Wednesday, November 3, 2010

1980 Halloween Horror Left-Overs Double Bill

Part of the 1980 Project

Now that the month of October has come to its end (insert crowd loudly sighing in unison) its back to the average 5-8 posts a month here. Again, I want to express gratitude to those who stopped by and/or left comments during the month and it was a blast reading how other blogs celebrated genre cinema during the lead up to Halloween. I have already come up with a theme for next year’s October Horror-a-thon (if life and health permits, which after the last year I am not taking for granted).

Now my movie watching focus lasers in on having my 1980 Project completed and a top ten for 1980 published by December 31st, 2010. So any 1980 Projects reviews will be shorter, about a paragraph or two and bunched together, possibly thematically, possibly not, such as today which is comprised of two horror films I watched All Hallows week, one from America, one from Italy.

Don’t Answer the Phone (1980, Robert Hammer)

Memories of the VHS box cover from my days carefully studying the Horror section at my local video store as a teenager (RIP Photo Drive-Up and your 5 movies for 5 days for 5 bucks deal) and an airing on IFC, which I assumed to equal some barometer of quality, prompted a viewing of this sleazy 80’s slasher modeled after the Hillside Strangler murders in Los Angeles. The result is a West Coast variant on the infamous William Lustig 1980 exploitation classic Maniac (my review) but severely lacking either the skill of Lustig’s direction, the amazing gore make-up and effects of Tom Savini or the uncomfortably intimate tour de force performance of Joe Spinell. The hulking Nicholas Worth is Kirk Smith the dialer of whose phone calls you should not be answering*; his performance lacks the tortuous depths of Spinell’s but does have a certain unbridled gonzo charm of its own. Indicative of the script co-written by director Robert Hammer and producer Michael D. Castle**, his killer is given pretty much every aspect that can be found in any rote psychoanalyst research. He’s a Vietnam vet! He’s a schizophrenic (whose alias is a naughty Latino named Ramon)! He was abused! He’s a chauvinist! He’s obsessed with the sonorous voice of a radio call in psychiatrist!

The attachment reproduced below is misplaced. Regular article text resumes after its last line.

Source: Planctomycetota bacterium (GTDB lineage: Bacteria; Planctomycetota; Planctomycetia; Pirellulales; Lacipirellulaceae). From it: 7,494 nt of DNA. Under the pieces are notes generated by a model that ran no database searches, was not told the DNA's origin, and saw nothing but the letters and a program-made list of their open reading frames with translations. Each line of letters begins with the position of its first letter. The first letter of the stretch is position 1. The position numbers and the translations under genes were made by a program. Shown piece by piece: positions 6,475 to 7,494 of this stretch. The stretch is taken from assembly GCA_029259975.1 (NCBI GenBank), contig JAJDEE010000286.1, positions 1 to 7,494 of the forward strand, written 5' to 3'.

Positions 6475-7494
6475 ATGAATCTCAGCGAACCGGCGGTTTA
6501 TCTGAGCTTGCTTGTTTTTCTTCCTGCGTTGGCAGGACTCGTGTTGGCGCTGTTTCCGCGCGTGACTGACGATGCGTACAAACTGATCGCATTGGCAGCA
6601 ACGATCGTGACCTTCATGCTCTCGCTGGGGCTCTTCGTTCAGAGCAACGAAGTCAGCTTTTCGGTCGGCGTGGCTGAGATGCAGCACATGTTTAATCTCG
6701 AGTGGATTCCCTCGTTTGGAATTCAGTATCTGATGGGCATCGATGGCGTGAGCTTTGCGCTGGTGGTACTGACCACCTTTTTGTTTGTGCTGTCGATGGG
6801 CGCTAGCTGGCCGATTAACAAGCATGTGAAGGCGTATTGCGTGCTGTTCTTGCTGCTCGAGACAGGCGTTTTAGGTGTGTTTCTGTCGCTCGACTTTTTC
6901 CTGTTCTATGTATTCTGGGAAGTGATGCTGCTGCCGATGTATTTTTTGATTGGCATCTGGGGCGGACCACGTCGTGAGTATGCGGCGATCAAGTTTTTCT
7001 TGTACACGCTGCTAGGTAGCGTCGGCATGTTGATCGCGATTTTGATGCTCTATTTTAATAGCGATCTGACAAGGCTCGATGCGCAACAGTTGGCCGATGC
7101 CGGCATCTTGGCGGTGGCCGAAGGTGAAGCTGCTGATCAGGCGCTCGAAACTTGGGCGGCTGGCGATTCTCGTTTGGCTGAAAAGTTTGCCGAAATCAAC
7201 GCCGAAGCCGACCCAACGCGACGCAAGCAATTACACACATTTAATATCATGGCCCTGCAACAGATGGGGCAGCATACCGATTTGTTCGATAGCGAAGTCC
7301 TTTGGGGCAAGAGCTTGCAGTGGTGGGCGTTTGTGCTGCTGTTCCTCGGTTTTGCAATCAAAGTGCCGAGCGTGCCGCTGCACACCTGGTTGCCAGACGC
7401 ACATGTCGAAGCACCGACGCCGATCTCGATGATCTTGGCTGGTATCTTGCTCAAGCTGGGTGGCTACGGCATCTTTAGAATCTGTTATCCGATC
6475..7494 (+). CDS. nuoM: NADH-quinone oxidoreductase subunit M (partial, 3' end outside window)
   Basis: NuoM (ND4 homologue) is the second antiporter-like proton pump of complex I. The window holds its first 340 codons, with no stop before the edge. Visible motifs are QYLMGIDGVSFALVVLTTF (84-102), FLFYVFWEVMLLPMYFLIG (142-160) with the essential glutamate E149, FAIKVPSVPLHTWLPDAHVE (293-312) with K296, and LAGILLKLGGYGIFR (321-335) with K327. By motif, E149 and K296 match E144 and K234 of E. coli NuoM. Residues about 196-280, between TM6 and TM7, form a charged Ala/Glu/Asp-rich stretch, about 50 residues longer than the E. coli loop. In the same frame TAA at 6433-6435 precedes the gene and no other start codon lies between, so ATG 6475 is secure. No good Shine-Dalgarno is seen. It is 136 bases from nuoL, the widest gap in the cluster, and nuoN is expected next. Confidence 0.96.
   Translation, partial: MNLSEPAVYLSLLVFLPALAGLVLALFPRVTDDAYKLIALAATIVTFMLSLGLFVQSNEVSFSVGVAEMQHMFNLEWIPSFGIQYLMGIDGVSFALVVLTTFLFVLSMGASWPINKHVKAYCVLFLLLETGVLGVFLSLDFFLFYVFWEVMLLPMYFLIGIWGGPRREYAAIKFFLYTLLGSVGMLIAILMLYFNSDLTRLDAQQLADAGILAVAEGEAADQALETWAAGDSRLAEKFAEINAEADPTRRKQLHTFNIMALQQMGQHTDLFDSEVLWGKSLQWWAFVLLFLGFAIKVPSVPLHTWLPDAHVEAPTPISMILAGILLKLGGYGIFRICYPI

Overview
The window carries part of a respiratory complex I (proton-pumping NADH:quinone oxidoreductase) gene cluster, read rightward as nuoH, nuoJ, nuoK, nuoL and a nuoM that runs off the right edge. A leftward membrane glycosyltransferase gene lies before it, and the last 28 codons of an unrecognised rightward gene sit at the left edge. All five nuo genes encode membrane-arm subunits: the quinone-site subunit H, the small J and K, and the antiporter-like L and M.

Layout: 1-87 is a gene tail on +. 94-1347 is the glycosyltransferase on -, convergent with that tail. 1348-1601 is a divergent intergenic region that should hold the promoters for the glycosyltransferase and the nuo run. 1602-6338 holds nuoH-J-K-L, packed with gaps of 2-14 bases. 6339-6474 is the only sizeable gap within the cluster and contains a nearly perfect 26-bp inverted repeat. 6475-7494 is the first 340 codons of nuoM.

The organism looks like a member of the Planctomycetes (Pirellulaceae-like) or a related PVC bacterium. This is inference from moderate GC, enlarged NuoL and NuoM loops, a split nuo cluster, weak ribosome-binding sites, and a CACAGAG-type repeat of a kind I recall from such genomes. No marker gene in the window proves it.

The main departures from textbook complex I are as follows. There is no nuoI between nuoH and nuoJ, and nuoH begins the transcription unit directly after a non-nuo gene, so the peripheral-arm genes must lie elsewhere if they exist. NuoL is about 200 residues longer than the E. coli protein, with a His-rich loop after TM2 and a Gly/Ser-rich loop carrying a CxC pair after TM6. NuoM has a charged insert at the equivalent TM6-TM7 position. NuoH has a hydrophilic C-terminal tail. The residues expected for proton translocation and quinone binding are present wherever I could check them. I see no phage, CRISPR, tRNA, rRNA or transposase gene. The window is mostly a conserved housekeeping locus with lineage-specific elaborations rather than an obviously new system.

The first thirty minutes is spent primarily with Kirk as he seeks out and murders his victims, all women share the singular common trait of persons that the producers were able to convince to go topless. These scenes lack suspense, atmosphere or any mature sense of filmmaking. Worse than that, for a film looking to make its mark on the exploitation market, it’s criminally light on gore instead emphasizing on the basest sleaziness of women being choked to death. The rest of the film turns into a police procedural concerning the two wiseacre detectives on the case. Like the killer’s modus operandi, the “police work” is a cornucopia of clich├ęs, no well-worn trope from 70’s cop shows goes unattended. The dialogue has a stilted generic tone that at times seemed purposeful as if there was a tinge of a John Waters or Russ Meyer satirical edge, but I think that’s giving the filmmakers more credit than is deserving. Don’t Answer the Phone is interesting as a chronicle of the period discussed in Stephen Thrower’s encloypedea of exploitation cinema, Nightmare USA (which I just received in the mail and does indeed include a discussion of the film), but as an actual film, it’s best remembered as a VHS box.